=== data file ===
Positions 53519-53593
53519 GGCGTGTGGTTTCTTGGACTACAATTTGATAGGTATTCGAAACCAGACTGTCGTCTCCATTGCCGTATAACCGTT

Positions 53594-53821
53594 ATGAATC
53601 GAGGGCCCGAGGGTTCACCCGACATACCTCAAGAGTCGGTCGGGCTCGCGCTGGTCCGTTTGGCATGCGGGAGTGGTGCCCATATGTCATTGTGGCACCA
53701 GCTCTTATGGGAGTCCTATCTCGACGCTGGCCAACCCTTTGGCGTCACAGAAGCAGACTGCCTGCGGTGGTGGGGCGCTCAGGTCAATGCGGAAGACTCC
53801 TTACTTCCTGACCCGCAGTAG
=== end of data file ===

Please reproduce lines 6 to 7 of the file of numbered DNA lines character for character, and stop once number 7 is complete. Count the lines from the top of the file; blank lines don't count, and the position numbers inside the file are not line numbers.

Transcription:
53701 GCTCTTATGGGAGTCCTATCTCGACGCTGGCCAACCCTTTGGCGTCACAGAAGCAGACTGCCTGCGGTGGTGGGGCGCTCAGGTCAATGCGGAAGACTCC
53801 TTACTTCCTGACCCGCAGTAG